It may be loathed by US regulators, expected to fail by Warren Buffet and at the heart of the online “sin economy”, but Bitcoin has seen its value soar by 50% since the start of this year. The reason? Its technical underpinning, in the form of blockchain, is attracting significant investment and development effort and is being seen by many as the next big disruptive technology after the Internet. The implications for the data industry - and especially data owners - could be significant.
You don’t have to be an expert in distributed ledger technology, cryptocurrencies and encryption to realise something is going on when you see the likes of the UK Government, Deloitte and IBM all running experiments based around the blockchain concept. Since its invention in 2008 as a way of creating a currency with no issuing government or bank, things have moved on considerably.
Indeed a recently published paper by University College, London, Deutsche Bundesbank and University of Wisconsin-Madison identifed three distinct phases in the evolution of bitcoin and blockchain. Based an analysis of Bitcoin payments, it found that since the early proof-of-concept phase which led to the growth of the “sin economy” online, legitimate business activities are now dominating as the technology enters a mature phase.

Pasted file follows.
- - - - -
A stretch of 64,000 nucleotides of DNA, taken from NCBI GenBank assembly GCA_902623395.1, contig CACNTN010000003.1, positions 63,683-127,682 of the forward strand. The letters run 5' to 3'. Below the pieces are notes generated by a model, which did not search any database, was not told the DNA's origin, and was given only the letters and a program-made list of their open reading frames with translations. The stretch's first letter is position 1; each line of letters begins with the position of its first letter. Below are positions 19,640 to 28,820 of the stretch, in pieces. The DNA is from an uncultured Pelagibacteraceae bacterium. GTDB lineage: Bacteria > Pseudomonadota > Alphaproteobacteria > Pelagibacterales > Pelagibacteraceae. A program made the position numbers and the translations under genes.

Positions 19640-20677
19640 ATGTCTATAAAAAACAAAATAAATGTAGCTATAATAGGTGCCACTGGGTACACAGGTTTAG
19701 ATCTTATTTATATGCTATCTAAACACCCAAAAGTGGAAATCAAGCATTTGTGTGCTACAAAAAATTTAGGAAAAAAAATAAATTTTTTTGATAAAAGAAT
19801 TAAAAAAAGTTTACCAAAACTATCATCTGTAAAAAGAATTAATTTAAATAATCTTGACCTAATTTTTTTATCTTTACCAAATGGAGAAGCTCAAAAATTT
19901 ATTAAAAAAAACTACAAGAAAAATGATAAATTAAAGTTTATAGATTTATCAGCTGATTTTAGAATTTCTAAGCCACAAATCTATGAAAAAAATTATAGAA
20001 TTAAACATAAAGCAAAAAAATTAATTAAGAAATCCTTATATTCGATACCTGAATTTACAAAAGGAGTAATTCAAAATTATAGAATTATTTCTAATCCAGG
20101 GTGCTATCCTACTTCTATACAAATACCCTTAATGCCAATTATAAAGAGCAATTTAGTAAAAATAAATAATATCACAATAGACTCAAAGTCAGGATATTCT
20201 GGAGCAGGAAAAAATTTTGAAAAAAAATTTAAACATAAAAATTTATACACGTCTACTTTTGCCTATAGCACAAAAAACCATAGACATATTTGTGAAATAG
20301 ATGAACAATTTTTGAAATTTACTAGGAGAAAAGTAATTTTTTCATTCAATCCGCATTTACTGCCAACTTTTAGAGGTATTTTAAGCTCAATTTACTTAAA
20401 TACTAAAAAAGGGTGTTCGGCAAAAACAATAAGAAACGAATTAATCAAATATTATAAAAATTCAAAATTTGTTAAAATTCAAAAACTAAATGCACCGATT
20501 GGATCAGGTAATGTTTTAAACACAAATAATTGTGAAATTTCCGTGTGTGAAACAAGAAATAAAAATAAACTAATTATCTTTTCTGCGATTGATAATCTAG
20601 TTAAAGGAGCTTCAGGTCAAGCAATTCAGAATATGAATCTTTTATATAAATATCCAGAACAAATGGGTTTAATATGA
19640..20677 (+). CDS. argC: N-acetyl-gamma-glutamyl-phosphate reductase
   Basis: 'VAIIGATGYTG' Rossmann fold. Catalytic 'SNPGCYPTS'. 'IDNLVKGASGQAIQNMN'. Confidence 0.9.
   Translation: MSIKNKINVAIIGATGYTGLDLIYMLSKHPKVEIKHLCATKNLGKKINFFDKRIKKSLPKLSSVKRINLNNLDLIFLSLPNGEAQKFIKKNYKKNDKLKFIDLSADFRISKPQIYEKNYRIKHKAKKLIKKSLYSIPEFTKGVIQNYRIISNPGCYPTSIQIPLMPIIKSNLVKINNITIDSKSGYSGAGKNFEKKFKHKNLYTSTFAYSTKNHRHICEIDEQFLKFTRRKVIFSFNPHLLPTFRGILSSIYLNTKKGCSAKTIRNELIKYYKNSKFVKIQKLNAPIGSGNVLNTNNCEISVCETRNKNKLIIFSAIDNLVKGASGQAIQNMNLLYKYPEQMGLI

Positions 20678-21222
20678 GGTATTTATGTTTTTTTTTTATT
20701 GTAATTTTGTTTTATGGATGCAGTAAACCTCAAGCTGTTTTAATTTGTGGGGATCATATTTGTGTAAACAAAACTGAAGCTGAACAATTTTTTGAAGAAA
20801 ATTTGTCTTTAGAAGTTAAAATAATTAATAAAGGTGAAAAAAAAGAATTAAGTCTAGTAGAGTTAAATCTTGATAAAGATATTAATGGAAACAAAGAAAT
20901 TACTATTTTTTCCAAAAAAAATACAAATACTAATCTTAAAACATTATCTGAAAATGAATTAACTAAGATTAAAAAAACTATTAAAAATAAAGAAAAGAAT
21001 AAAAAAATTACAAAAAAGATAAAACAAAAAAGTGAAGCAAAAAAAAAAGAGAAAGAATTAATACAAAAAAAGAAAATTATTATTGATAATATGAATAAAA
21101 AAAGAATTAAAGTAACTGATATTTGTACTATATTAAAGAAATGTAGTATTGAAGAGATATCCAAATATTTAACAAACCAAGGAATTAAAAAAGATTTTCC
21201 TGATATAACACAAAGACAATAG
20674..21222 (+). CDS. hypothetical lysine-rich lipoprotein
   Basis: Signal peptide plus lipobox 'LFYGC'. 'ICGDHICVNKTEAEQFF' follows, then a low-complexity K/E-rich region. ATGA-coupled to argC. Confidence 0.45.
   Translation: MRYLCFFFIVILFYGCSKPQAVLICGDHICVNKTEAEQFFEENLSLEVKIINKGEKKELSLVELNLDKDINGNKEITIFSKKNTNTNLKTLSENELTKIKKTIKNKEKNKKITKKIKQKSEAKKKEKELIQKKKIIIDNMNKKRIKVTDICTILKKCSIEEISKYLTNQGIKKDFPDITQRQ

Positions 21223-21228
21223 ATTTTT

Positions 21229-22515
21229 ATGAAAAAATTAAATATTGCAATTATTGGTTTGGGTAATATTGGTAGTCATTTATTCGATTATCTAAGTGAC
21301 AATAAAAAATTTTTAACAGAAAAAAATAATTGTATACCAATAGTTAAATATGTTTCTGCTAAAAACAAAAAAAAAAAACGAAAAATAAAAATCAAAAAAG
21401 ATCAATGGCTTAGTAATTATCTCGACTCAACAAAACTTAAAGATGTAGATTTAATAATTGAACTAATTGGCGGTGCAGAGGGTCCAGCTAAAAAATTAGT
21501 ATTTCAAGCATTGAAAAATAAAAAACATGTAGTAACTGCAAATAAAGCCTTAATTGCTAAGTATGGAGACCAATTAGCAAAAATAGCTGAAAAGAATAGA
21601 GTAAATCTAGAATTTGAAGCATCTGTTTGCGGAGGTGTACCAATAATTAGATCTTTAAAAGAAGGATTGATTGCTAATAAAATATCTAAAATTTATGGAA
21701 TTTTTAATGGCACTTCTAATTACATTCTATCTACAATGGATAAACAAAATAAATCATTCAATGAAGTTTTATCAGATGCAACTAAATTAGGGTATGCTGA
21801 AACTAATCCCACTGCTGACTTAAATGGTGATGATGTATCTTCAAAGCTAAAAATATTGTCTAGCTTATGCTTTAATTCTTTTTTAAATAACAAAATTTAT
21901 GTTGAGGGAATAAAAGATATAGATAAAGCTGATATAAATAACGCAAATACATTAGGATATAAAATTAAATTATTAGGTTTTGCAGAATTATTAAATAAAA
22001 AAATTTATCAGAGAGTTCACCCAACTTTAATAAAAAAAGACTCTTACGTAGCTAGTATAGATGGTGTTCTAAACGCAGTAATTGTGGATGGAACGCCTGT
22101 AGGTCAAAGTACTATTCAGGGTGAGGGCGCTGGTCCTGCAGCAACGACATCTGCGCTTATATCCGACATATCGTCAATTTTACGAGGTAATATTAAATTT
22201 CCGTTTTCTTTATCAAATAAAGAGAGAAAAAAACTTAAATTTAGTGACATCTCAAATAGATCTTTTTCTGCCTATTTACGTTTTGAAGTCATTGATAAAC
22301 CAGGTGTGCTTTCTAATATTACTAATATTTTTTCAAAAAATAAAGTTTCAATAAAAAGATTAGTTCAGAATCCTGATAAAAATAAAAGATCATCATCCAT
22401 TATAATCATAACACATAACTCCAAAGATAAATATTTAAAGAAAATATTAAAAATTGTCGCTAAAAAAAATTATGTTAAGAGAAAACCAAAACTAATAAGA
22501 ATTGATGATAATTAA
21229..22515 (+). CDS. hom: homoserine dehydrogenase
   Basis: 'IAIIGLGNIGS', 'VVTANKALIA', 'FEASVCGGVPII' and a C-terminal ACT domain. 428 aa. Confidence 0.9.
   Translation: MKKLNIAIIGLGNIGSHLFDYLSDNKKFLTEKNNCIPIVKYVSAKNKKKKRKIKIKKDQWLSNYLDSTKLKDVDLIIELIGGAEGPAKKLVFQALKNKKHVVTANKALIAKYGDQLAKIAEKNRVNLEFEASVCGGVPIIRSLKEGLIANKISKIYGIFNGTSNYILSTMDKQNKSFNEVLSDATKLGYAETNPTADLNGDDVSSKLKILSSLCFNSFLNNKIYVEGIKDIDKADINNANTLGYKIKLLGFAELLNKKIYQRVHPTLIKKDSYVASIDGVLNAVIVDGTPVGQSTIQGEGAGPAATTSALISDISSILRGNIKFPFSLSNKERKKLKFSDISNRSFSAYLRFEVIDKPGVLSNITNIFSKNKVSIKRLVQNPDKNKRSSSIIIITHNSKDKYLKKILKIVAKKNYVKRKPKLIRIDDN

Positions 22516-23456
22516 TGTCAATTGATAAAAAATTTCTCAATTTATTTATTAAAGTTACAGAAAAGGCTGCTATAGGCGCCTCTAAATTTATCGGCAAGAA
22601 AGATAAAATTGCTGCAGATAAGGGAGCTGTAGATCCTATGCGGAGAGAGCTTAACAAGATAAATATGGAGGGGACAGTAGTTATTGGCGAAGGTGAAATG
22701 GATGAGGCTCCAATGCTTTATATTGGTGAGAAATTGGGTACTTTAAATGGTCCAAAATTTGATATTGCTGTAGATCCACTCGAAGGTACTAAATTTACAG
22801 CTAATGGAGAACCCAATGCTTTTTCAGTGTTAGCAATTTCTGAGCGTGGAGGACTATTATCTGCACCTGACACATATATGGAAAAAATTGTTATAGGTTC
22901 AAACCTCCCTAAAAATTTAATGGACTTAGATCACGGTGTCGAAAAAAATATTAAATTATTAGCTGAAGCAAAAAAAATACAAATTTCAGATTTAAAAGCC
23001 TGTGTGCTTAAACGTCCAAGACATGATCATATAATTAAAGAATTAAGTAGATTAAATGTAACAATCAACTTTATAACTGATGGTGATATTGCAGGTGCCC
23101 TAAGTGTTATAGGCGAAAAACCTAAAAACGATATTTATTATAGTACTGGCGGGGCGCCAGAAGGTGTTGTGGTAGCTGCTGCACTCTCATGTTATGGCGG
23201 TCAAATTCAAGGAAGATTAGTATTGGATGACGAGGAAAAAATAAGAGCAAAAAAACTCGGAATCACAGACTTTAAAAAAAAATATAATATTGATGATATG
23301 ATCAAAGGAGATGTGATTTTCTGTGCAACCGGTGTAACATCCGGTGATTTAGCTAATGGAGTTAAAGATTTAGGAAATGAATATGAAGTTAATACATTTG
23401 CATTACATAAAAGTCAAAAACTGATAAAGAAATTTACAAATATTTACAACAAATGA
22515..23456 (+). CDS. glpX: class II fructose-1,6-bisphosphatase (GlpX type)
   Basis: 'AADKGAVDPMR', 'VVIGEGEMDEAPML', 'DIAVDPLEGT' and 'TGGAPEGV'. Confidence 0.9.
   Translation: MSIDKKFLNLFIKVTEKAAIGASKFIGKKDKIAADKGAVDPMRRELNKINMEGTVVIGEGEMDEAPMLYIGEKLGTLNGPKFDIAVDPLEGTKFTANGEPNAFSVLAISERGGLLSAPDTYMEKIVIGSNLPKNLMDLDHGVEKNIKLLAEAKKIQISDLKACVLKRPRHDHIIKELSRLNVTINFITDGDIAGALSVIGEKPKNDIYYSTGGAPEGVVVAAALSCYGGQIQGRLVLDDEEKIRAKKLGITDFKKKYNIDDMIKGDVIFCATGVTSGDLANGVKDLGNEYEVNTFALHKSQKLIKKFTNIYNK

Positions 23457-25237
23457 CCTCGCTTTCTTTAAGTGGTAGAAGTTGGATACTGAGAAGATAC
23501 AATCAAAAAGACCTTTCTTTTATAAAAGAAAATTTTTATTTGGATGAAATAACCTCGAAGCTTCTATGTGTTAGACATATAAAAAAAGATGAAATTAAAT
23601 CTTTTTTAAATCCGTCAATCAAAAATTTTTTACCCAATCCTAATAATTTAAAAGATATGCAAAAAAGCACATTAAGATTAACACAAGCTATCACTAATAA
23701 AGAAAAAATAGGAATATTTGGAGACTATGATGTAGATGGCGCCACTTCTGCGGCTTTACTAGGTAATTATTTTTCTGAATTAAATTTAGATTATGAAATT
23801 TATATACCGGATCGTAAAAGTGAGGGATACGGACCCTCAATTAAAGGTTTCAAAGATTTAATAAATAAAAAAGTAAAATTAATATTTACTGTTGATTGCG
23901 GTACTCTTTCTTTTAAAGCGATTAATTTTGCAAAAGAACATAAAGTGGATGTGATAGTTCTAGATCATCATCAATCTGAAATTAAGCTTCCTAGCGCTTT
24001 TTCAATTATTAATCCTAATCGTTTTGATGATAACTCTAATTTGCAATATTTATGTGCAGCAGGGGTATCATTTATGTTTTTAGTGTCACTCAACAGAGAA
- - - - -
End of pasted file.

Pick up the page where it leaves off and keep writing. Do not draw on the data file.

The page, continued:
More credibility comes from the UK Government’s own chief scientific adviser who, in January, published a report calling for experimentation with this technology, starting with the words: “Algorithms that enable the creation of distributed ledgers are powerful, disruptive innovations that could transform the delivery of public and private services and enhance productivity through a wide range of applications.”
Nor has the government delayed in exploring this opportunity. The Department of Work and Pensions has already begun a small trial in the North West using blockchain to send welfare payments via a mobile app. Apart from seeing what the benefits might be to recipients and the reduction of any mis-payment or fraud, running live trials is the only way to find out whether there is sufficient user acceptance and gain to make the effort worthwhile.
Deloitte has run a proof-of-concept in The Netherlands, called ArtTracktive, aimed at using blockchain to track the provenance of artworks - a market rife with the potential for fraud and risks to buyers. In the US, Deloitte has also announced 20 other prototypes, many of them in the world of banking and insurance.
But one in particular should get the attention of data and analytics practicitoners - Loyyal (formerly called ribbit.me) is a blockchain-powered rewards platform which started life as an employee incentive but could clearly move into the broader consumer loyalty arena. Once individual users start to gain experience of such blockchain-based systems, without the need to become decrypters or coders, usage and investment will really start to soar.
Data - especially sensitive information such as identity - could well become one of the services supported by blockchain. In theory, any exchange where the “currency” is personal data could run within a blockchain-supported system, removing the need for data intermediaries or the physical transmission of data, thereby reducing risk. That is a major opportunity and disruptive force which may be just over the horizon.